Friends, I want to share with you some new developments in my life and ministry. Those who know me well know that this has been a year of unexpected transitions. As one avenue of ministry which I had pursued for years closed, a multitude of new and exciting prospects for discernment and service opened up, most especially the vocation of professional hospital chaplaincy which, three months into my residency, is proving to be a life-changingly, life-givingly awesome experience.
Since returning to Lexington, Kentucky in September, I’ve had the privilege of worshiping with congregations of the Christian Church (Disciples of Christ), and I’ve been warmly welcomed by them, finding in their people and pastors a community in which both my wounds and my gifts are valued. After the first of the year, I will be placing membership with one of their congregations here in Lexington, and will be exploring the possibility of having my ministry recognized and endorsed by this fellowship.
I know this will surprise, disappoint, and perhaps even hurt some of my dear brothers and sisters in Christ in the Roman Catholic Church, with whom I’ve worshiped for the last twenty years. Please know that I don’t at all repudiate the good people I’ve been blessed to know as a Roman Catholic, the experiences I’ve had by your side, nor the beauty and validity of Roman Catholicism as an expression of the Christian faith. I am by no means jumping into polemics mode—a mistake I made when I made a similar transition 20 years ago and for which I am deeply ashamed—or becoming anti-Catholic. Every aspect of me has been deeply, irrevocably, and positively formed by the gift of twenty years as a Roman Catholic Christian. I look forward to many future opportunities to worship with Catholic people and to labor alongside you as, together inspired by the witness of the gospel, we work for the common good. I am especially excited to continue in collaboration with the Emmaus Farm, an intentionally and explicitly Catholic social outreach program in Eastern Kentucky. As St. John Paul II celebrated, “in the spirit of the Sermon on the Mount, Christians of one confession no longer consider other Christians as enemies or strangers but see them as brothers and sisters.” So, I hope, we remain.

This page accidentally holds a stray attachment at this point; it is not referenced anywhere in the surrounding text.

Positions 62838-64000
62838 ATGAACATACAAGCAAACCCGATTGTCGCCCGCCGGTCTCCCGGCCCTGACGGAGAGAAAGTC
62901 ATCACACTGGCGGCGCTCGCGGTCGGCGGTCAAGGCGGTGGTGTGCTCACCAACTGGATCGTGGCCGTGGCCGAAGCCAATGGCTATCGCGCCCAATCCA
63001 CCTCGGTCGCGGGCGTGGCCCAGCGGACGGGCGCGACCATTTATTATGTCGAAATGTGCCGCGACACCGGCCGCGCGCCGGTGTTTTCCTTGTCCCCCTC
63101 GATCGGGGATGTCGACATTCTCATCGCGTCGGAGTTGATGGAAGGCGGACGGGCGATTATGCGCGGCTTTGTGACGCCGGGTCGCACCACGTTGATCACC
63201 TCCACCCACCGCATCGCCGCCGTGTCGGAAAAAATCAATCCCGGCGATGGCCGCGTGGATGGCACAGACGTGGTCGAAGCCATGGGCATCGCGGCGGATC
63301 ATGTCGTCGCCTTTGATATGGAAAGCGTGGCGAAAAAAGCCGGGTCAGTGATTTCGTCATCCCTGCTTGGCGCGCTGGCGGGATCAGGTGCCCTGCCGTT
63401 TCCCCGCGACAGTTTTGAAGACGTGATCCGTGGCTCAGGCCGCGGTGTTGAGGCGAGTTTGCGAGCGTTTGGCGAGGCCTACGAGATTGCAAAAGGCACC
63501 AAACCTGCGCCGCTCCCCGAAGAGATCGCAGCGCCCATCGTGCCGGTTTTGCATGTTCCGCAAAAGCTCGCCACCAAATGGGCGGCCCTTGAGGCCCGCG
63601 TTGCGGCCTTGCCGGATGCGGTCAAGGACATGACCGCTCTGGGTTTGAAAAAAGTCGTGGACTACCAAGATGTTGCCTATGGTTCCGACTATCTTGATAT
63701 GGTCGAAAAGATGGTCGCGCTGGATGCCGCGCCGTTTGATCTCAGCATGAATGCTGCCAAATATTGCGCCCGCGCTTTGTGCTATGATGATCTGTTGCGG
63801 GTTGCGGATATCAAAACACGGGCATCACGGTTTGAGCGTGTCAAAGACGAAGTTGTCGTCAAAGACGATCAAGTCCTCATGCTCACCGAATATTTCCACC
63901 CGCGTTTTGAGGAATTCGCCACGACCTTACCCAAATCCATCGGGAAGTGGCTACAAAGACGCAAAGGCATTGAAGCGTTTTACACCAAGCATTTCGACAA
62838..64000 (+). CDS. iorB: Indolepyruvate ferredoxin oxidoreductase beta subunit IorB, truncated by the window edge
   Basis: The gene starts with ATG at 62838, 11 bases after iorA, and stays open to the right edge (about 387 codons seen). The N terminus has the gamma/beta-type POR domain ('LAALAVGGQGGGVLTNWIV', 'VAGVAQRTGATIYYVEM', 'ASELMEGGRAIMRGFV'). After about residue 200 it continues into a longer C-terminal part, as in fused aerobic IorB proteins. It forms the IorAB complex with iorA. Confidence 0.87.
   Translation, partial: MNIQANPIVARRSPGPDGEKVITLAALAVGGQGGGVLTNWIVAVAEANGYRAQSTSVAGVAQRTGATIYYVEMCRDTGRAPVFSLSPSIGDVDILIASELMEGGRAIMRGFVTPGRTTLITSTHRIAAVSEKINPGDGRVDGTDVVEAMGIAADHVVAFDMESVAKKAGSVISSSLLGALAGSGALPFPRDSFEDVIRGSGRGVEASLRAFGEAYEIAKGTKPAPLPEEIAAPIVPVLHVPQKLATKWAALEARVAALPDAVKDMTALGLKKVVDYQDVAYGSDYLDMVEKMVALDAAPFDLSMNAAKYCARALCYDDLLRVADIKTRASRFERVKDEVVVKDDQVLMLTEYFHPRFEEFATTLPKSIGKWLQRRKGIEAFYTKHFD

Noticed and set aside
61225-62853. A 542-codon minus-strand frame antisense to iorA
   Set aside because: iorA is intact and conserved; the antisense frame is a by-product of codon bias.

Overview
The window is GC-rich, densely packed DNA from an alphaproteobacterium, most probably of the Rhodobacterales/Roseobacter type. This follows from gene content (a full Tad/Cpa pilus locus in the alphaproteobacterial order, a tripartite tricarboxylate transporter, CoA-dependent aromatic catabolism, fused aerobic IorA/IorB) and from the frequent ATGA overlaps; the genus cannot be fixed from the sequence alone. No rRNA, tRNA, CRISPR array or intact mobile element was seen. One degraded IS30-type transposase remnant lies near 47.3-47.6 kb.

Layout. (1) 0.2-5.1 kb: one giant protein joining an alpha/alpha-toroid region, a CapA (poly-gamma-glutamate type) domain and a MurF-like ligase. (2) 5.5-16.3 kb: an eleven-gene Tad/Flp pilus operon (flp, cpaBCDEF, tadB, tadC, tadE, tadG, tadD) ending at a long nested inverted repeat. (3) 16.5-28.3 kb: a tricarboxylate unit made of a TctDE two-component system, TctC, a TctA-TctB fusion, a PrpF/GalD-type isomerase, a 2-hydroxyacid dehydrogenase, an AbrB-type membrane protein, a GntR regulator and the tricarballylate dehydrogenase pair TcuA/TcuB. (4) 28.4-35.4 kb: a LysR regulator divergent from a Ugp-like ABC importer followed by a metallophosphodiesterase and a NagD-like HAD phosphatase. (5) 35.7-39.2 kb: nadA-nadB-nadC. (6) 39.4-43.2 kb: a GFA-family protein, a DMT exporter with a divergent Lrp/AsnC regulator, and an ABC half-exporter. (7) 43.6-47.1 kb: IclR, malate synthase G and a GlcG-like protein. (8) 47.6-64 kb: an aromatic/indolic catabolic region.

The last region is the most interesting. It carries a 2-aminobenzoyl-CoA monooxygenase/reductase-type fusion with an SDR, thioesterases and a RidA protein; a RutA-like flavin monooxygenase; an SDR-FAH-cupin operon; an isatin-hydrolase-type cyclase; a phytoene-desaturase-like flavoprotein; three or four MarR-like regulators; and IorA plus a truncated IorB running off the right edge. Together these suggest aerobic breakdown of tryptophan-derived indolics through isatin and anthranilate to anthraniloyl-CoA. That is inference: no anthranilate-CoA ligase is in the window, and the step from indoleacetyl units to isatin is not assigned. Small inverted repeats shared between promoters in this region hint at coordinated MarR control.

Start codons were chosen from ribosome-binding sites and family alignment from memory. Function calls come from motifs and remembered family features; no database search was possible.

A lifetime and a half would not suffice to express my gratitude to the people and many priests in the Dioceses of Joliet and Lexington, to the people of St. Mary’s Church (Minooka), St. Patrick’s Church (Joliet), St. Elizabeth Ann Seton Church (Lexington), St. Joseph Church (Winchester), to the late Bishop Joseph Imesch, to the late Mrs. Claudia Krause, to Archbishop Peter Sartain, Bishop Ronald Gainer, to the late Fathers Frank Vitus and Mark Fracaro, to Fathers John Regan, Josh Miller, Mike Powell, and Frank Brawner, to Mrs. Mary Lou Schuster, to Conception Seminary College, to my professors and spiritual director at Saint Meinrad Seminary, to Dr. Melanie-Prejean Sullivan and Chaplain Linda Bieker, to Dr. Christopher Anadale and Sarah George, to all of those who have been brother seminarians and the many who are now brothers in ministry, for their unfailing support, which has enriched me to my very core for two decades.
Heartfelt thanks are also owed to three Disciples ministers: my first CPE supervisor Ken McCullough, my once and future CPE supervisor Donald Chase, and my future pastor, Jeff Sames.
This transition is not a repudiation, but rather simply what I have discerned to be the best way for me to move forward in living out my Christian identity and my call to ministry—both of which predate my affiliation with Rome by years—in a way that is both personally healthy and authentic.
The Disciples emerged from the 19th century Stone-Campbell Restoration Movement, with which my family has been affiliated since at least the 1870’s, and share common roots with the churches of Christ, the fellowship in which I was blessed to be raised and among whom I first obeyed the gospel and ministered. Today’s Disciples generally identify as part of the progressive Protestant Christian mainline. Among Disciples’ hallmarks today are welcoming all to the Lord’s table in Eucharist, respecting freedom of thought and conscience, respect for the great traditions of Christian history without binding any opinion on the conscience of others, racial and gender equality, and the welcoming of men and women both into ordained ministry. May God who has begun this good work in them—no, in us—bring it to fulfillment.